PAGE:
System and Storage Configuration for SQL Server


Memory

The technically correct assessment of memory requirement should consider disk load versus memory to determine the best cost and system characteristics. The cost of the technical assessment will probably exceed the cost of memory except for very large systems. In most cases, a reasonable memory configuration can be arrived at from the operating system and SQL Server edition support and the system DIMM sockets. The table below shows the common number of DIMM sockets by system type.


Processor

Chipset

Processor Sockets

DIMMS sockets

Max Memory

Opteron

8000

2

8

16-32GB

Opteron

4

32

32-128GB

Pentium D

E7230

1

4

8GB

Xeon

E7520

2

6-8

12-16GB

Xeon MP

E8500/8501

4

16-32

32-64GB

The table below shows the current price of DDR2 PC2-3200 registered ECC memory from Crucial (www.crucial.com) as of Mar 2006.


240-pinDIMM


Capacity

Mar-2006 Price

512MB

$100

1GB

$190

2GB

$1000 / $550

At any given point in time, the high volume DIMM products will have an essentially linear price-capacity relation. The low volume high capacity DIMM products will have a much higher price on a per GB basis. Approximately every two years, the high end DIMM doubles in capacity. Until recently, the price of the 2GB ECC DIMM was more than quadruple the price of the 1GB ECC DIMM, or twice the cost per GB. Just recently, a new 2GB DIMM SKU has appeared at a much more favorable price relative to the 1GB DIMM. The original 2GB DIMM retains the unfavorable price. It will probably another 2 years before the 4GB ECC DIMM becomes favorably priced relative to the 2GB DIMM.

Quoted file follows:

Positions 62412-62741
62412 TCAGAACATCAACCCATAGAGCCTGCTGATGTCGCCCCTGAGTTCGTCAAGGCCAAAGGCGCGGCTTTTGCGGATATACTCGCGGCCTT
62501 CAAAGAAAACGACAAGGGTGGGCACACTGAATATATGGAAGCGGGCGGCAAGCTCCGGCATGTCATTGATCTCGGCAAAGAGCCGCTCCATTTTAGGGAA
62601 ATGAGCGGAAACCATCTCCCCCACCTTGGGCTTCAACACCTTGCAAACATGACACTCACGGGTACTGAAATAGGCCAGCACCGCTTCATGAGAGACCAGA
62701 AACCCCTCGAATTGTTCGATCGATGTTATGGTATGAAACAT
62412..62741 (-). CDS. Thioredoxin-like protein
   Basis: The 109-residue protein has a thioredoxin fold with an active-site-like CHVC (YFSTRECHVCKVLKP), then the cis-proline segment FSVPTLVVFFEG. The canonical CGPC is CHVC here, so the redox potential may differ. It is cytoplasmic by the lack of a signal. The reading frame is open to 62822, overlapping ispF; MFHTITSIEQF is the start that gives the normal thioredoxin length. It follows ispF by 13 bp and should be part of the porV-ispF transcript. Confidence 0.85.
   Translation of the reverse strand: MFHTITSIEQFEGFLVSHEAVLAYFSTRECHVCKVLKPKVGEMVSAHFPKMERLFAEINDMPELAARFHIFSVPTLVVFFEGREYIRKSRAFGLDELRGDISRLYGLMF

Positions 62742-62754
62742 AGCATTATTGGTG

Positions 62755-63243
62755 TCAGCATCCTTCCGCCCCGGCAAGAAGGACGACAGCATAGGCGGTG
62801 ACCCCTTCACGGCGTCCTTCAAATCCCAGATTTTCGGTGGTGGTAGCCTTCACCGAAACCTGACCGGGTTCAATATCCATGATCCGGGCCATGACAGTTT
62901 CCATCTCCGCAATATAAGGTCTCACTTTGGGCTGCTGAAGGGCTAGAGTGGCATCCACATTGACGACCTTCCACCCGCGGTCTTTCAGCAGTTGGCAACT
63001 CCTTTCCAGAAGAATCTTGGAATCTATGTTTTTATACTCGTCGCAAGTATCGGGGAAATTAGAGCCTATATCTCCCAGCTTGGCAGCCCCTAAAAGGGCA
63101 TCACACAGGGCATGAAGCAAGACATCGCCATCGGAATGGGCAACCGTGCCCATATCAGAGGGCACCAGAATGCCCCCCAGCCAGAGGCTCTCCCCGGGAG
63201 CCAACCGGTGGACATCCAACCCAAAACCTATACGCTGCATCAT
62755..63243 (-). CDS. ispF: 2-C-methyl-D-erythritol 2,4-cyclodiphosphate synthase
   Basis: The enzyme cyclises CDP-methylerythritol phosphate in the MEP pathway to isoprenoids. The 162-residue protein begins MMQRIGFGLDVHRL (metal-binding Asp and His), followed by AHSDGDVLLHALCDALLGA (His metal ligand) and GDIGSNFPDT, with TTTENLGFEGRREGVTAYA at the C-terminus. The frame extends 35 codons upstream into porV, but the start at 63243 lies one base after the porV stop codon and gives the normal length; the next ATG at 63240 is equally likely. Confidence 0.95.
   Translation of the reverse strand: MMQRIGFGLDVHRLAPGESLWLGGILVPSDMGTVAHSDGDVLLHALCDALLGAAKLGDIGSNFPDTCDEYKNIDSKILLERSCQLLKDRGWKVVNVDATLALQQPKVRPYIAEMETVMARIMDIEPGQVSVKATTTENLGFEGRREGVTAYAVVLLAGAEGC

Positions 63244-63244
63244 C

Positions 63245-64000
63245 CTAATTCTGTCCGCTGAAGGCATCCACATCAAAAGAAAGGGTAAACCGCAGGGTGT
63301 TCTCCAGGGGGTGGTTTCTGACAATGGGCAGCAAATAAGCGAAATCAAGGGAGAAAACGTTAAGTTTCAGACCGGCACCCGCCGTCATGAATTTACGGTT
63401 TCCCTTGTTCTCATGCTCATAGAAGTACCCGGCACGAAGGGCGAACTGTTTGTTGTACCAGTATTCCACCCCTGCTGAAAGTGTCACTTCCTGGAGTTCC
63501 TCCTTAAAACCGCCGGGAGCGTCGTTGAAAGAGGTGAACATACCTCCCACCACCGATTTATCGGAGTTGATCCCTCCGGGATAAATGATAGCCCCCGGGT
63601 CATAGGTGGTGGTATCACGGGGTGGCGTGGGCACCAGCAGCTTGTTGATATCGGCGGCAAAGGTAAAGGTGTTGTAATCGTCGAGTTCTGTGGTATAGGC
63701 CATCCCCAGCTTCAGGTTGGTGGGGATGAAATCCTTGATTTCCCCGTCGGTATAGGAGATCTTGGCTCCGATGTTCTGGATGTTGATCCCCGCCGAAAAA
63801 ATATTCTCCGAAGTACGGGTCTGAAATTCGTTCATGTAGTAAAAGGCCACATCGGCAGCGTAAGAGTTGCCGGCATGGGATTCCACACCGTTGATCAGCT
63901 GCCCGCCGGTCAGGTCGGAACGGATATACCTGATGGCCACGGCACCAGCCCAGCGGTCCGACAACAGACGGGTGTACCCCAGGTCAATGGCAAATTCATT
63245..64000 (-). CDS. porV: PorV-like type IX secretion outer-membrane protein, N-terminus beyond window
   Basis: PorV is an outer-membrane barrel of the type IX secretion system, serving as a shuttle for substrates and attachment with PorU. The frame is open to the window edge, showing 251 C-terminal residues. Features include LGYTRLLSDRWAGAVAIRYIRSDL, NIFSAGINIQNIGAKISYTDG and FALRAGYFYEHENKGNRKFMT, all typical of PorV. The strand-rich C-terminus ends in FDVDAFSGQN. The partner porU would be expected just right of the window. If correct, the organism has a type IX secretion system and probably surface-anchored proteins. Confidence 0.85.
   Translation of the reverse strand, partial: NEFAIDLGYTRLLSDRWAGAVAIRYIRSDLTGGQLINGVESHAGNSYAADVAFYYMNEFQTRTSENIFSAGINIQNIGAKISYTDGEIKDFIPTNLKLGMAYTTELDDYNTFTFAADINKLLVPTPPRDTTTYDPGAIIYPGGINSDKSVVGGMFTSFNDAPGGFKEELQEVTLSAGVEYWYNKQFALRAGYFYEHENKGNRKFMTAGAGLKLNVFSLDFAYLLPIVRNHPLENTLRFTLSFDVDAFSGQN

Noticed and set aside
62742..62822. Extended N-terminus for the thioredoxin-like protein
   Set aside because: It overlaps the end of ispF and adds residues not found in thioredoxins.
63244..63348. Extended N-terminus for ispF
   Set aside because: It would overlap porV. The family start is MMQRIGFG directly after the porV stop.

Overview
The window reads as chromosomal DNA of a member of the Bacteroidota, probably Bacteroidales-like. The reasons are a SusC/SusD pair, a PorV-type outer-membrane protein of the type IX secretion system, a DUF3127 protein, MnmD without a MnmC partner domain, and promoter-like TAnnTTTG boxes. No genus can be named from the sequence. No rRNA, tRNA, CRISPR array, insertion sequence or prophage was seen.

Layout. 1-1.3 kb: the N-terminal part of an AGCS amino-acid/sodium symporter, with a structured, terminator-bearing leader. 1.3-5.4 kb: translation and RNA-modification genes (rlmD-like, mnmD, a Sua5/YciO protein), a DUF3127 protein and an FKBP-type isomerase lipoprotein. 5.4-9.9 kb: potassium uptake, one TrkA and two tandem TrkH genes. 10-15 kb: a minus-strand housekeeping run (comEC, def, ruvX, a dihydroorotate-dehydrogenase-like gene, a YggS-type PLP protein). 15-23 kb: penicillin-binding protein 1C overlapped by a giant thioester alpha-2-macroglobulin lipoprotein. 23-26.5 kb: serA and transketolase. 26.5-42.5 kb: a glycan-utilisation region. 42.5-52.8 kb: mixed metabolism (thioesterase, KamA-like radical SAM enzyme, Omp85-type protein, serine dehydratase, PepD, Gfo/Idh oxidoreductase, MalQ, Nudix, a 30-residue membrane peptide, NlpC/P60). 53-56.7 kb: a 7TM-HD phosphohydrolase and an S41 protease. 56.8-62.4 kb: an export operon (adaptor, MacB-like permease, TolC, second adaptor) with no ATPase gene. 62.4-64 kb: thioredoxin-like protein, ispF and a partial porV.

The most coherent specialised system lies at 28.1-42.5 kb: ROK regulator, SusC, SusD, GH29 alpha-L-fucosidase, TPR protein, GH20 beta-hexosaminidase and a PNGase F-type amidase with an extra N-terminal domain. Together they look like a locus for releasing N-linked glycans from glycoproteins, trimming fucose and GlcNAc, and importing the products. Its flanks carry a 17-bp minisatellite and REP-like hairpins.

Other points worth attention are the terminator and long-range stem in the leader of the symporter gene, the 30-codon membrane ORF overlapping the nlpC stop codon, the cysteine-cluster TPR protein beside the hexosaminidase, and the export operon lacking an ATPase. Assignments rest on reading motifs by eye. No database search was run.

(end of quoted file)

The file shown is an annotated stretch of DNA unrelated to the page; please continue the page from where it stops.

In most cases it is simpler to fill the system with the largest capacity commodity DIMM, currently a 1GB or 2GB module, than to conduct a detailed analysis, except when otherwise limited by OS or SQL Server edition. If it is known that disk IO is sensitive to memory and the cost of the storage system is high, then the large capacity DIMM can make sense.

Storage System